Our Ambassador and resident BJJ Champion Wayne tells us about his sport, Brazilian Jiu-Jitsu.
Brazilian Jiu-Jitsu is martial art developed by the Gracie family. It is a grappling art which allows you to use technique and leverage to incapacitate your opponent safely with a submission maneuver. It was derived from Kodokan Judo by Carlos and Helio Gracie.
BJJ is made up of an endless list of positions, transitions and submissions. For anyone experiencing it for the first time it can be extremely confusing. It is essential when starting Jiu-Jitsu that you learn and understand the basic positions which are as follows:
The Guard: This is the best defensive position to be in as you are able to control your opponents body and prevent him from attacking. If an opponent is in your guard then you are lying on your back with your opponent between your legs. Your guard can either be “open guard” (your legs are open) or “closed guard” (your legs are around your opponents body and crossed).
Half Guard: In this position you are more vulnerable to attacks and your opponent has more control than if he is in your guard. If your opponent is in your half guard this means you are lying on your back with one of your opponents legs between your legs.
Side Control: If you are in your opponents side control you are in a dangerous position where you may be submitted or your opponent may transition to the full mount. If you have someone in side control you are in a very advantageous position. If someone has you in side control; you are on your back, chest to chest with your opponent with your opponents legs away from your body.
Full Mount: This is possibly the worst position to be in and the best position to have your opponent. If you have your opponent in this position you should be in full control and depending on your knowledge of this position you will have a good chance of submitting your opponent. If your opponent has you in full mount you are on your back with your opponents seated on your chest with their legs at either side of you in a kneeling position.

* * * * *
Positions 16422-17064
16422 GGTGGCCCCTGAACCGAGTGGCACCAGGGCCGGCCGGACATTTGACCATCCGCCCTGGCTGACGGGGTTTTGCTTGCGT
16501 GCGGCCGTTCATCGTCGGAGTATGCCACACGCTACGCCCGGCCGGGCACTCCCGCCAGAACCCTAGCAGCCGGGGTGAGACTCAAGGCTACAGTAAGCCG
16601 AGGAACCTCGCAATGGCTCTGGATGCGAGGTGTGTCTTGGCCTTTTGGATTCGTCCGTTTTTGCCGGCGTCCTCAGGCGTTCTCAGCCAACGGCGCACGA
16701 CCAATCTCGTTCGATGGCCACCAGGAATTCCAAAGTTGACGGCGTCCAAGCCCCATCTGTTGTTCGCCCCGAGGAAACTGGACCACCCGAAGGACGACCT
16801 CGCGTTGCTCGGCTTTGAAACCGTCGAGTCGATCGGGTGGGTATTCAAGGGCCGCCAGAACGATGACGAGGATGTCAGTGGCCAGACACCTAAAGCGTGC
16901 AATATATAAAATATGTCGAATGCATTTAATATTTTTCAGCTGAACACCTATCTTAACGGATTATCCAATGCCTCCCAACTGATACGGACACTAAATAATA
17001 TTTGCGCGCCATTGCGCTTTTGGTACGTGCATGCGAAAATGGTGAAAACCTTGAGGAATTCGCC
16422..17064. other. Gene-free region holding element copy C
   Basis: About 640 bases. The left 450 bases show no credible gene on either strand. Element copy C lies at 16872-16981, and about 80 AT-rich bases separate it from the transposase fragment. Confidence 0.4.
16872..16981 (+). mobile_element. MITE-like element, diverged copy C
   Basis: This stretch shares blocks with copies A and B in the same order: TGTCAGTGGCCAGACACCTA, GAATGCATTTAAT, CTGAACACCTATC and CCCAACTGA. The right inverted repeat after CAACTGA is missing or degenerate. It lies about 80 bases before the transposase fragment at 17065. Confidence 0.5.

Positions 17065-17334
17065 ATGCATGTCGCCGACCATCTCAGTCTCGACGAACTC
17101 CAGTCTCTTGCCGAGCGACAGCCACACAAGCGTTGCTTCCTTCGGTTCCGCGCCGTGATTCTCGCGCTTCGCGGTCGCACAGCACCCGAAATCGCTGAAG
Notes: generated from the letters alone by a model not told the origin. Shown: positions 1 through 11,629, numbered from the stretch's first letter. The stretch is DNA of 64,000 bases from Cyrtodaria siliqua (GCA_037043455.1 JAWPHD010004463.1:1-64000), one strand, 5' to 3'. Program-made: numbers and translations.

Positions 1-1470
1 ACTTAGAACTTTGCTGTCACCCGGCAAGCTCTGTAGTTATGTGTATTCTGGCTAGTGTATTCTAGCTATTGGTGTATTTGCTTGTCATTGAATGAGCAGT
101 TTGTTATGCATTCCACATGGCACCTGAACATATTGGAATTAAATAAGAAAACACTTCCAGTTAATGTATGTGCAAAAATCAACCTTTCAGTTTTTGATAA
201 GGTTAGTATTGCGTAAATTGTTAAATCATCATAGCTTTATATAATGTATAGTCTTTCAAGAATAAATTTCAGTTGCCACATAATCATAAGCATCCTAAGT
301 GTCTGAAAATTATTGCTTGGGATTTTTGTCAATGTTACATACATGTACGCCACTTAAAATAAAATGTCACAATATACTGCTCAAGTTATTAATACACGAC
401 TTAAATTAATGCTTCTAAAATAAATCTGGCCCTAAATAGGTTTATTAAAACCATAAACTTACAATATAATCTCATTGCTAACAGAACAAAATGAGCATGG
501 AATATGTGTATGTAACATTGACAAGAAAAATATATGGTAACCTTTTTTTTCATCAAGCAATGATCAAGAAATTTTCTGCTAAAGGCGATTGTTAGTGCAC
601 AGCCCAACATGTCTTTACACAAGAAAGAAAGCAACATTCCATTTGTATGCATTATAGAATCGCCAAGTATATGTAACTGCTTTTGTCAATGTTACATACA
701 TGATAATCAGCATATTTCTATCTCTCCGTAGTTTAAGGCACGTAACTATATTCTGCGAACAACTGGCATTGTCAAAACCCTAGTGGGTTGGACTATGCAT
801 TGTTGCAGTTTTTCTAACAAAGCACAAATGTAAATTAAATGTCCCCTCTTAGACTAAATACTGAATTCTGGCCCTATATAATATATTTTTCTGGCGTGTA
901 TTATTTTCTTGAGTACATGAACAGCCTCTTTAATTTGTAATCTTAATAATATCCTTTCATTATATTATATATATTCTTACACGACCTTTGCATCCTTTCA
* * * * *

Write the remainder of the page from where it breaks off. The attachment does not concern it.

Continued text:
Back control: Another great position to have your opponent in and a terrible position for you to be in. From here you have great control over your opponent and their ability to defend is limited. This position is where you are controlling your opponent from their back. This can be a back mount where your opponent is lying on their front and you are on their back, similar to full mount position, or where you are lying on your back controlling your opponent’s body from underneath them.
And now for a little introduction to Competition BJJ;
Usually Competitions are divided up into matches between the same belt ranks and weight classes within the belt ranks.
The progressive ranks in BJJ are white, yellow, orange, green, blue (after 16), purple, brown and finally black belt.
The match begins with competitors standing up on padded mats wearing ‘Gis’. Competitors attempt to perform takedown throws, foot sweeps, tackles, or alternatively, pulling the opponent to “guard”. Once on the ground, they grapple but are allowed to stand up at anytime.
Time limits vary depending on belt level usually;
- White Belt & Juvenile 5 Mins
- Blue Belt 6 Mins
- Purple Belt 7 Mins
- Brown Belt 8 Mins
- Black Belt 10 Mins
In BJJ there is never a draw and all bouts will be decided by:
- Submission (when a technique forces an opponent to admit defeat or ‘’to tap’’
- Points (As above)
- Advantages (When points are even it goes to advantages when these are even it is up to the referee to decide who won the fight based on positional control, aggressiveness and their efforts to finish the fight)
- Disqualification (An opponent may be disqualified for any unacceptable misuse of the rules)
There is no single governing body for BJJ but in my experience many competitions try to adopt the rules of the International Brazilian Jiu-jitsu Federation or IBJJF.